Early in bicycle history touring bikes
usually had 27 inch wheels. This
is what Barbra Savage used when she traveled the world in her famous book "Miles
from Nowhere" As 700c bikes became popular the debate was between 27
inch and 700c touring bikes. Eventually
27 inch bikes were almost
fazed out and 700c wheel sets were dominant. When mountain bikes
became popular a new choice became available. Mt. Bikes have a usable geometry and triple gearing
so many people began loading and traveling on them. Lately a few bicycle
manufactures have started building bikes with a touring specific geometry around
a 26 inch wheel set. With the emergence of a 26 inch touring bicycle the
new debate is between these two sizes.
most admit that a 26 inch wheel would be more practical.
If I had to pick a
wheel size to call the "better ride" I would have to go with the 700c
because the bigger wheel "feels" less of the road and is easier to balance
If I were in N america oz nz europe only I would choose a 700c wheels bike.
we have had
to buy tires and rims on my old bike in Guatamala and Argentina====
I have never
because their tires were worn out or became damaged.
I wanted a touring bike with a 26 inch wheel set. That size
can be found in any bike shop because it used on Mountain Bikes. Most grocery stores
carry cheapies that will get you to a bike shop for quality replacements. The same
can be said for finding proper inner tubes.
Once 700c tires wear out or a nail or piece of glass prematurely
ruins a new tire you are in a real jam in finding a replacement 700c bike
touring specific tire.
The more I traveled in developing countries with 700c wheels the more I ran into this problem.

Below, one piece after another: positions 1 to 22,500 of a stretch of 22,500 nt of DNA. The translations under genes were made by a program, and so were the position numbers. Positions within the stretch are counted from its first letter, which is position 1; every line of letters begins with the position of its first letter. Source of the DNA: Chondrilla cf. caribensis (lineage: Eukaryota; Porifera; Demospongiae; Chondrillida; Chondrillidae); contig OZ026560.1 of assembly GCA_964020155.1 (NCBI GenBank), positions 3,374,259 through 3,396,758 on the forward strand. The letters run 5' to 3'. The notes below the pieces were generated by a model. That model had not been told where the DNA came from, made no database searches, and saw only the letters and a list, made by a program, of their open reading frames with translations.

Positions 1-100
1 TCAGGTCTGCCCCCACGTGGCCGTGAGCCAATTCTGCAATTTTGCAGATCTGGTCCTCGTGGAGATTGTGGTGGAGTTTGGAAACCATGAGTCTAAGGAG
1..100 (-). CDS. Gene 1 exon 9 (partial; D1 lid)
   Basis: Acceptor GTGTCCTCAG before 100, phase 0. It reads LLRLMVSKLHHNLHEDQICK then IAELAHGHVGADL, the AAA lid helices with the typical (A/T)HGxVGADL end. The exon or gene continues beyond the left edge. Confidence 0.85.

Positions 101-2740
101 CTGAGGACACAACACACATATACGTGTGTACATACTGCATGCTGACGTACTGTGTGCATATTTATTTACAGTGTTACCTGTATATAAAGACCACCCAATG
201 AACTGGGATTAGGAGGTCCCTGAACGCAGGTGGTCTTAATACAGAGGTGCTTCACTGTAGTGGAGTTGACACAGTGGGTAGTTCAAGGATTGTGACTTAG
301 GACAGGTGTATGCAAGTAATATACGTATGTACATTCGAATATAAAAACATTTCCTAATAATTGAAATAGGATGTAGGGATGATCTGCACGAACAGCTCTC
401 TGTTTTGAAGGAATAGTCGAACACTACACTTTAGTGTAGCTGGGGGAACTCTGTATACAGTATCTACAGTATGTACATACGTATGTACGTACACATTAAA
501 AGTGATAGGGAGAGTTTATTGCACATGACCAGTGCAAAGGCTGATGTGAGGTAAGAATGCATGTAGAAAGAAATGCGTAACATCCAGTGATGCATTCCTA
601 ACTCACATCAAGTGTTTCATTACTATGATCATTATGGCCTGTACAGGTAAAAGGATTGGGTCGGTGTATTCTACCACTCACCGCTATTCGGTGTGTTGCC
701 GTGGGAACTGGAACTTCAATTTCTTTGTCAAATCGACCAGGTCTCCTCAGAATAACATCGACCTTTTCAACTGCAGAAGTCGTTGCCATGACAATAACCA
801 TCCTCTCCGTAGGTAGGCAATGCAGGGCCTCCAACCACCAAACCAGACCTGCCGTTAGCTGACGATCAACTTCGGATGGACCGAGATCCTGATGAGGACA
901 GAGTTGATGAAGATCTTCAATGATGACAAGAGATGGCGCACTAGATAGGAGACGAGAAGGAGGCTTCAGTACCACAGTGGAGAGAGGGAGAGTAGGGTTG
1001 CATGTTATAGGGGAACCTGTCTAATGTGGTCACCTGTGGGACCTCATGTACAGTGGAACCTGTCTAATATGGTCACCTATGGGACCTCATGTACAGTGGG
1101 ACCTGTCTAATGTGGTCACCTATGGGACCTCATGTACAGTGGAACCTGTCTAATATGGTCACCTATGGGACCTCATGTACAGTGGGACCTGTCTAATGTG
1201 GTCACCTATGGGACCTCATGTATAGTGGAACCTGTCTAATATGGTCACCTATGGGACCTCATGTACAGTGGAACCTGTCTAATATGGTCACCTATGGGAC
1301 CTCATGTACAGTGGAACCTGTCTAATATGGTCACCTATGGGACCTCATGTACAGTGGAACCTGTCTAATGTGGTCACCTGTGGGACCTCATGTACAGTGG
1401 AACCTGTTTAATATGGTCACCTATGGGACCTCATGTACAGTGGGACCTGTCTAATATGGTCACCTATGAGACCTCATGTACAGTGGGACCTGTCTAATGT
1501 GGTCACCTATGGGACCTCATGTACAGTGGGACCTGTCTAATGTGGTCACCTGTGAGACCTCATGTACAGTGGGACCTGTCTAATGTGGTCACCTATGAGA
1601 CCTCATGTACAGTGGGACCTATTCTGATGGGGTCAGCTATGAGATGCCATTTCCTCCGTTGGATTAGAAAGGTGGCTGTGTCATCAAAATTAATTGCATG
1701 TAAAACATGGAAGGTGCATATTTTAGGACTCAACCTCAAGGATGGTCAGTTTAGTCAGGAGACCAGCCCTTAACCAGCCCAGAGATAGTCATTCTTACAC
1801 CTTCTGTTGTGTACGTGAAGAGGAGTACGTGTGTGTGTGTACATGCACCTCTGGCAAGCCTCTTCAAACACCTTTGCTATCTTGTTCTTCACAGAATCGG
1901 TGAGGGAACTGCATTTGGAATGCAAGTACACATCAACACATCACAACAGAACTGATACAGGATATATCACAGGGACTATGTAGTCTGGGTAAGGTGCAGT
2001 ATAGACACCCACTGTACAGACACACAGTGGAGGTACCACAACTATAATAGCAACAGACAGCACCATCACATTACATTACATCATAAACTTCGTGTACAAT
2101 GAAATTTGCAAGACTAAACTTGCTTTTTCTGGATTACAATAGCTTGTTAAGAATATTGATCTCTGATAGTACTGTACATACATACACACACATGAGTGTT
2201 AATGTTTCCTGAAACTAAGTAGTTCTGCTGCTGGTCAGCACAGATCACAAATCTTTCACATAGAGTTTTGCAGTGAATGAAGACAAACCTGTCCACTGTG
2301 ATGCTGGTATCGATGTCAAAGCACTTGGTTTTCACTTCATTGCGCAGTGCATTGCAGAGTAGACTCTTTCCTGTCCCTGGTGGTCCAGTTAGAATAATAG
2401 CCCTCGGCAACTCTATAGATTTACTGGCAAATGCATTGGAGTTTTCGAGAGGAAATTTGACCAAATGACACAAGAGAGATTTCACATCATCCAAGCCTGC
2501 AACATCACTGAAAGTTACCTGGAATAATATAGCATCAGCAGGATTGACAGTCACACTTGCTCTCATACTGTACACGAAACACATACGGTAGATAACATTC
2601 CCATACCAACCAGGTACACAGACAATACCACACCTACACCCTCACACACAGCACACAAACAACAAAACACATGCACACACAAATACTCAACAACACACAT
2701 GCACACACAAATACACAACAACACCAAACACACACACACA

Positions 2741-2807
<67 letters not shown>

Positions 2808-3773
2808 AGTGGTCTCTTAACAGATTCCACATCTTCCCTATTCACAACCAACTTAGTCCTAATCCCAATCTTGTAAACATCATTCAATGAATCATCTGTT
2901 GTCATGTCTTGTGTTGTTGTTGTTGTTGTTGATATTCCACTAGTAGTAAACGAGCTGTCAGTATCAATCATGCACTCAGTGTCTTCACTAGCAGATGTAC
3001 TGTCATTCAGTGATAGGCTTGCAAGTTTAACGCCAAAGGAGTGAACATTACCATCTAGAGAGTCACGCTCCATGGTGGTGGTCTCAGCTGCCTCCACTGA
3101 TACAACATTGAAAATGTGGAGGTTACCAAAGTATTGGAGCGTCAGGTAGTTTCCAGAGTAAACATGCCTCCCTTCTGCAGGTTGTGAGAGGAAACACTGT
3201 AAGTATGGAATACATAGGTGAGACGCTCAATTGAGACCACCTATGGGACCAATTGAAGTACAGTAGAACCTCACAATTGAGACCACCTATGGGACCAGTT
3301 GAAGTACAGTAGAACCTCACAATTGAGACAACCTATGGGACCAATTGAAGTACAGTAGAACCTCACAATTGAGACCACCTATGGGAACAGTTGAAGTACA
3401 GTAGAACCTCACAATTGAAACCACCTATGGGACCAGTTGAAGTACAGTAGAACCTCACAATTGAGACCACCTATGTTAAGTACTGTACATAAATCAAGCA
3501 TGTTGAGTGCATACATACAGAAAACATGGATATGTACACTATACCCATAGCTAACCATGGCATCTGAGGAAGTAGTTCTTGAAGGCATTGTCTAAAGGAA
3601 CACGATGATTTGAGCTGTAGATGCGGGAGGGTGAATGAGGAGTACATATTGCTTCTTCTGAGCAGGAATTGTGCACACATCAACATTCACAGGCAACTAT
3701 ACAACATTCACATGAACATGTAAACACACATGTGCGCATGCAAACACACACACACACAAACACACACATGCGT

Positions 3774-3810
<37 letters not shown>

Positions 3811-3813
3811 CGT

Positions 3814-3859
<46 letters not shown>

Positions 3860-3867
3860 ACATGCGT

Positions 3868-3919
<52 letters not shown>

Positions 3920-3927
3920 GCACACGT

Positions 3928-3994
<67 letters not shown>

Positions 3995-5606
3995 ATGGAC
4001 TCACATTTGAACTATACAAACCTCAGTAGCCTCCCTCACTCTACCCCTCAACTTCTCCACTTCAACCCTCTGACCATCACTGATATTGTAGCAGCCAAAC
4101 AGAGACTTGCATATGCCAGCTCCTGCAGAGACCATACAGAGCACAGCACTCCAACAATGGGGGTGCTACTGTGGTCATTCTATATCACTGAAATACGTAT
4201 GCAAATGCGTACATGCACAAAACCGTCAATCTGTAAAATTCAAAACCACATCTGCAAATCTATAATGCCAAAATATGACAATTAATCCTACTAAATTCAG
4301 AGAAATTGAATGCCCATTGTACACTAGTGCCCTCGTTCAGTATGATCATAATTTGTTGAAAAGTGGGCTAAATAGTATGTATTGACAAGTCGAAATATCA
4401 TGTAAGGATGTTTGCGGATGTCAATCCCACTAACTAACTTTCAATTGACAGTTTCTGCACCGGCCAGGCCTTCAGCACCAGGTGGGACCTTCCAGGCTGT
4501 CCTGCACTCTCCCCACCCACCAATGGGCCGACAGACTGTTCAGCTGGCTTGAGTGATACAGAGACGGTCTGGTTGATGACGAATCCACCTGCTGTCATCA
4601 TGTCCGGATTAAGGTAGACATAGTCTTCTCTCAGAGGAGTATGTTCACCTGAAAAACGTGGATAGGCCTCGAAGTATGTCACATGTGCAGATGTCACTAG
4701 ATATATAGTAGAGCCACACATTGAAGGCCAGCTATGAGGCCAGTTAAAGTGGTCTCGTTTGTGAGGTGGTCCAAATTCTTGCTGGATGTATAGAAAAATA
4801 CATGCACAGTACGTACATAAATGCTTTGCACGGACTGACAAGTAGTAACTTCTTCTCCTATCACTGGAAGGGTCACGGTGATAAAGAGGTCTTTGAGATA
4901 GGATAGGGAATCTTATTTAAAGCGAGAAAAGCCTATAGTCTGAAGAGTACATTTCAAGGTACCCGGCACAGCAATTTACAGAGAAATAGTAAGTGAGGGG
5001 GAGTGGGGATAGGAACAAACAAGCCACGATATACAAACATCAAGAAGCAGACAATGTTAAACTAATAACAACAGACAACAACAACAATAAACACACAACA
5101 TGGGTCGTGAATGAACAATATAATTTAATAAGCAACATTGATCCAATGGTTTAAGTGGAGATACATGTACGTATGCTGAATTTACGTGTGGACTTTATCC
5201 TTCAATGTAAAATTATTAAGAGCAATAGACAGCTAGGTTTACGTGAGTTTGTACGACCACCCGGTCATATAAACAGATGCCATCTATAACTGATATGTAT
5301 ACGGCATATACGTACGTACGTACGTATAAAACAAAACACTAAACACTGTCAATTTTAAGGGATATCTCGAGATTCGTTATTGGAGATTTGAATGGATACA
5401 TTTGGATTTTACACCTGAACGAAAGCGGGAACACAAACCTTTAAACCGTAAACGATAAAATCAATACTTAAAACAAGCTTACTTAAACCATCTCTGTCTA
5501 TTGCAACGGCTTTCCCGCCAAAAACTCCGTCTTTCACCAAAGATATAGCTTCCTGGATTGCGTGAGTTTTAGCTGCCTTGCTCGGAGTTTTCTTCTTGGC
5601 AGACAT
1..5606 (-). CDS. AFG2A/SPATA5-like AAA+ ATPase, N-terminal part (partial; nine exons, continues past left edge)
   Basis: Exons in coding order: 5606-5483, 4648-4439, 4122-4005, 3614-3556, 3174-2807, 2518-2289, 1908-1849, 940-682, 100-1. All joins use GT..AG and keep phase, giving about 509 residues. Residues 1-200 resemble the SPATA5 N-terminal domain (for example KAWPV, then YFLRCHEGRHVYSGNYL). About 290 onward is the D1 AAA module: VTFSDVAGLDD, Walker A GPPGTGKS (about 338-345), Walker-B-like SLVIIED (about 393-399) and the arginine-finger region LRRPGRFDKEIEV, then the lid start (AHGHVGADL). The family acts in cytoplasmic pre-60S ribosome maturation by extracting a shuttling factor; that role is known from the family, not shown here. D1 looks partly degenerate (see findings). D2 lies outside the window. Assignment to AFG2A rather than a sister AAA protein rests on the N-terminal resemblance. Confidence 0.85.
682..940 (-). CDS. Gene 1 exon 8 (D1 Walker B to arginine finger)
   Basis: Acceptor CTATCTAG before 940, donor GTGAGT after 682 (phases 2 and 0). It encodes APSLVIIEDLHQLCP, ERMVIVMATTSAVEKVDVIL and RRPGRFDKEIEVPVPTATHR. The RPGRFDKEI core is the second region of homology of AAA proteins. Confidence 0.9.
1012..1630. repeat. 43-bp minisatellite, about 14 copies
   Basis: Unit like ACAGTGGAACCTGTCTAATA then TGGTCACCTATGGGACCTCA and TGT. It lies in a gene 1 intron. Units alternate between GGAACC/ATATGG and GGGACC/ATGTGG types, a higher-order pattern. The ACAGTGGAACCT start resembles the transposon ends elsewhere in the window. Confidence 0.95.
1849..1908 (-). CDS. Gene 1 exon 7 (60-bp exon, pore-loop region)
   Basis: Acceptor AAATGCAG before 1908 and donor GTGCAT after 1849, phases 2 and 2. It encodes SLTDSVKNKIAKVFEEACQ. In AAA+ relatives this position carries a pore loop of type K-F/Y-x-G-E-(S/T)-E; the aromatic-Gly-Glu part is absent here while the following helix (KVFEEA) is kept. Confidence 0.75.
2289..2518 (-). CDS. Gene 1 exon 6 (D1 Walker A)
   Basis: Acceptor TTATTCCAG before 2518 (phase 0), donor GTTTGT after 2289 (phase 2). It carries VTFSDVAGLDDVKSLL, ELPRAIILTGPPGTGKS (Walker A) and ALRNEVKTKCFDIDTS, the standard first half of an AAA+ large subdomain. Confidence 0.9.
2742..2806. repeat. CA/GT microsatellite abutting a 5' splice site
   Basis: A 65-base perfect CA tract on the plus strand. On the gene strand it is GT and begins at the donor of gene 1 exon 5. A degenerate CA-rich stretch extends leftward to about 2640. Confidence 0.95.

The first solution I thought
of was using a Mountain Bike. The problem was that I have never
liked the way a Mountain Bike feels on the road. Even with slicks.
The frame geometry just feels funny to me and the lack of rack mounts
touring with mt bike
Once I determined that I had to have a
Bicycle touring on a mountain bike at first appears to be an
easy solution. Mt. bikes are sturdy, have strong rims, and has the same
functional gearing as a touring bike.
Because I was ony looking at bikes with 26 inch wheel mountain
bikes kept reappearing in my shopping choices. An actual touring bike that uses
a 26 inch wheel is very rare unless you pay for a custom build.
The first solution I thought of was
touring on a Mountain Bike. The problem is that I have never liked the way a Mountain Bike feels on the
road; even with slicks. The frame geometry just feels funny to me and
the lack of rack mounts doesn't help. I wanted a 26 inch bike that felt
more like the road bikes that I had grown up on. The frame geometry of a
mountain bike is less efficient than a frame designed for long hours on the
road. On a Mt. bike you sit to far behind the pedals and the
often to short for racks and bags.
The main reason I believe I do not like the feel of a mt bike
for road touring high low bottom bracket - mt not made for the road like jeep in indy 500
low to the ground for all day ride. Mountain bikes and
touring bikes are complete opposites when it comes to how low they place the
rider in relation to the ground. Unlike a mountain bike touring bikes are
low to the ground. Mountain bikes, like 4x4 trucks need high clearance to
provide room for riding over logs, rocks, and other obstacles. Touring
bikes are more like a sports car or a motor home. The lower to the ground
the center of gravity the less effort it takes to steer and balance the bike.
These facts become even more important when riding a bike loaded with camping
a mountain bike can jump and hop while a touring bike cruses
All that having been sais we have met and endless of people
out there traveling the world on mt bikes.
I would rather have a mt bike than 700c in thirs world